Learn about changes of state with this short podcast

Produced by FunKids Radio and the RSC, this short snippet uses Kareena and her superhero friend K-Mistry to introduce children to changes of state.

This podcasts can be used as a ’hook’ when introducing the topic to your students, or at the end of a lesson to stimulate discussion about what they have learnt.

If you teach primary science, see the headings below to find out how to use this resource:

Skill development

Children will develop their working scientifically skills by:

  • Selecting and planning the most appropriate ways to answer science questions, including:
    • Grouping and classifying things.
  • Using appropriate scientific language and ideas to explain, evaluate and communicate their methods and findings.
  • Asking their own questions about scientific phenomena.

Learning outcomes

Children will:

  • Compare and group materials together, according to whether they are solids, liquids or gases.
  • Observe that some materials change state when they are heated or cooled, and measure or research the temperature at which this happens in degrees Celsius.

Concepts supported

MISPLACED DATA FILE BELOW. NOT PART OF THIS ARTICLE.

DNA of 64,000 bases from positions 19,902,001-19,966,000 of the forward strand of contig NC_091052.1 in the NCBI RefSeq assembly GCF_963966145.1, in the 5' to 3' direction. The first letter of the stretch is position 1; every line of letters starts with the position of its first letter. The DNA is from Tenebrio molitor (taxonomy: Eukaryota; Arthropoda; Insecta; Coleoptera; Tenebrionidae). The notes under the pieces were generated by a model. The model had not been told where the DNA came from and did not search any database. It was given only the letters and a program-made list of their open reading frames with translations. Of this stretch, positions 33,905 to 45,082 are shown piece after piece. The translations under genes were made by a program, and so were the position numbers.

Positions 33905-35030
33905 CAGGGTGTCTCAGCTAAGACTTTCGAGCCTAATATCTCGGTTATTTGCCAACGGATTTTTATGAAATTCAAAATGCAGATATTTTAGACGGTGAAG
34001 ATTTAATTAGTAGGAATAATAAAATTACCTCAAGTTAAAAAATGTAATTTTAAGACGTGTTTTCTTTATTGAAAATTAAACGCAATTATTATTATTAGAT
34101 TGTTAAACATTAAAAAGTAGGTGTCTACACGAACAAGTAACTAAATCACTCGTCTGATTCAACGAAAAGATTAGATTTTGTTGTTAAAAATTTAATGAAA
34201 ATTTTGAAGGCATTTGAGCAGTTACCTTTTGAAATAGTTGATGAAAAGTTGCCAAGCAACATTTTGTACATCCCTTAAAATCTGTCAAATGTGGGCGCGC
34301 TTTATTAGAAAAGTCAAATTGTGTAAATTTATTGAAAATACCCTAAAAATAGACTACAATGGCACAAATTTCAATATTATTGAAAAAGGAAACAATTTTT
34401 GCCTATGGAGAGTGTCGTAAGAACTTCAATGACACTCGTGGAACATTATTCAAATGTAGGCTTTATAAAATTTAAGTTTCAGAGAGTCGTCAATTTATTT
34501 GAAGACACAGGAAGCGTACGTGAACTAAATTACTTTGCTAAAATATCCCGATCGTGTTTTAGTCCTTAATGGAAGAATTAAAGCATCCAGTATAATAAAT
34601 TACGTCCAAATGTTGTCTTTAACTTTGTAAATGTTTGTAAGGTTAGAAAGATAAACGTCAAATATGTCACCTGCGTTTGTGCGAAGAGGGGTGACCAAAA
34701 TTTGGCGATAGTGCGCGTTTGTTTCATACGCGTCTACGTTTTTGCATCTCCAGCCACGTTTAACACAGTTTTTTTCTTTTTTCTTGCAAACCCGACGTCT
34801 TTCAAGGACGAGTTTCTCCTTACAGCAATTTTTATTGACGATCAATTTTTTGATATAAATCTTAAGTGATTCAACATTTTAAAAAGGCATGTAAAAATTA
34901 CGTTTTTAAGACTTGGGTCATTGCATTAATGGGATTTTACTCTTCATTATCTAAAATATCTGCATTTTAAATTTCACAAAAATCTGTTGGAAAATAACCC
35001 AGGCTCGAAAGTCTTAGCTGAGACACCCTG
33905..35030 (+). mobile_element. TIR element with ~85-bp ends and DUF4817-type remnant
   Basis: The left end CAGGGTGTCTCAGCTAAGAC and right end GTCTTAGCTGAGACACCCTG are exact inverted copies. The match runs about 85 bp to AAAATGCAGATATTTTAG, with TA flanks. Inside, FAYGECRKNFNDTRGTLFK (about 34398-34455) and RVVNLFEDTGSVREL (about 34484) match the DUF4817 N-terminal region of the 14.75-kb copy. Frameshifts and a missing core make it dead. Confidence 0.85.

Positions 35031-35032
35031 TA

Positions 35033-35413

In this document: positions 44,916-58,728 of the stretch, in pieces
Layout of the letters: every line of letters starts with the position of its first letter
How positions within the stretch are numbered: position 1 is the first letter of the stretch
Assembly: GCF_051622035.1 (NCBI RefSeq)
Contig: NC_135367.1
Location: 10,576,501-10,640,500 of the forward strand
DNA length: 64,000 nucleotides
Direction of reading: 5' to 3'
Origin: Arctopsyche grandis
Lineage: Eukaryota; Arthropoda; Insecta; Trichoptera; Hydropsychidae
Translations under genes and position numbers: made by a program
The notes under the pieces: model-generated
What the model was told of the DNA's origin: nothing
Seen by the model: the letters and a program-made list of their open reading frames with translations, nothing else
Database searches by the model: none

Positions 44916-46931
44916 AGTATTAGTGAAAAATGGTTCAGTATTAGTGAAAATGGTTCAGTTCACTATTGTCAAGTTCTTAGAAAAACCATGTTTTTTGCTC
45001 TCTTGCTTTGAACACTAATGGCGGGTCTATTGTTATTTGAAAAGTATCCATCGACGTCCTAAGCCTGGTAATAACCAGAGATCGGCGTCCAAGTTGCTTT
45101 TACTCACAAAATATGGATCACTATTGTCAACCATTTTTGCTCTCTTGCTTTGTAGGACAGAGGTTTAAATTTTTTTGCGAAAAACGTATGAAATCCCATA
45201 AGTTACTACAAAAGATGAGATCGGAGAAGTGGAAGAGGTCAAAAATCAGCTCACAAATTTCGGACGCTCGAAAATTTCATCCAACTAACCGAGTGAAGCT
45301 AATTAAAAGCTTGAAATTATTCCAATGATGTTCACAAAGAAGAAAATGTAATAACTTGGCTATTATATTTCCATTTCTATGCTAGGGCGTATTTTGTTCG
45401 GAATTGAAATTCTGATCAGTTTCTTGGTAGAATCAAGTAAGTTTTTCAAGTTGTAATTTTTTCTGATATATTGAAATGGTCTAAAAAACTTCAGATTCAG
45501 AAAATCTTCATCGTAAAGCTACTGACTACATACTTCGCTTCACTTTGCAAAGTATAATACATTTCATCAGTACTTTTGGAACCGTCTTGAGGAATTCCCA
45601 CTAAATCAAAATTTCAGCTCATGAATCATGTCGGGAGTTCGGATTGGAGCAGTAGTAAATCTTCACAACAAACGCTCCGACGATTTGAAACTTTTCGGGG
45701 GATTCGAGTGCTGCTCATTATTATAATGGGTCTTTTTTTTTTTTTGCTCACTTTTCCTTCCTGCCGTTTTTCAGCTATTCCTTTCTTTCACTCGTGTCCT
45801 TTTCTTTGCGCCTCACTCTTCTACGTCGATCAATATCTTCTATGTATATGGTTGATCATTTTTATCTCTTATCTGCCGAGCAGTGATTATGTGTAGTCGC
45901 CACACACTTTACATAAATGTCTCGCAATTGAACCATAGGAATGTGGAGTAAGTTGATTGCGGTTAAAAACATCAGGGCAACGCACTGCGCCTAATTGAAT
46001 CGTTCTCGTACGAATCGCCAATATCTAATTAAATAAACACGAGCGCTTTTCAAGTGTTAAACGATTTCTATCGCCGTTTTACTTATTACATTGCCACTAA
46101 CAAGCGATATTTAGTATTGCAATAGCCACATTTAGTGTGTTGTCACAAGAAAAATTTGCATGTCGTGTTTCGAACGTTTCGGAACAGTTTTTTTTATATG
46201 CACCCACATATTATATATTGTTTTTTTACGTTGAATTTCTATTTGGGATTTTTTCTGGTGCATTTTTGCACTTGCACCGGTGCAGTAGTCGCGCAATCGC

Children will learn:

  • That a material’s characteristics allow it to be classified as a solid, liquid or gas.
  • That materials can change state and that these are reversible changes.

Suggested activity use

This activity provides a quick hook into exploring states of matter: solids, liquids, gases. After listening to the recording, children could be invited to explore different materials, and then group them accordingly. They might also begin to look at what happens to some materials when they are heated or cooled and describe these processes in terms of changing states, using accurate scientific language.

Practical considerations

A range of materials will be required for children to sort into whether they are solids or liquids, with gas examples provided as pictures.

Examples of different changes of state, such as melting ice cubes or chocolate, will be required for the children to observe and explore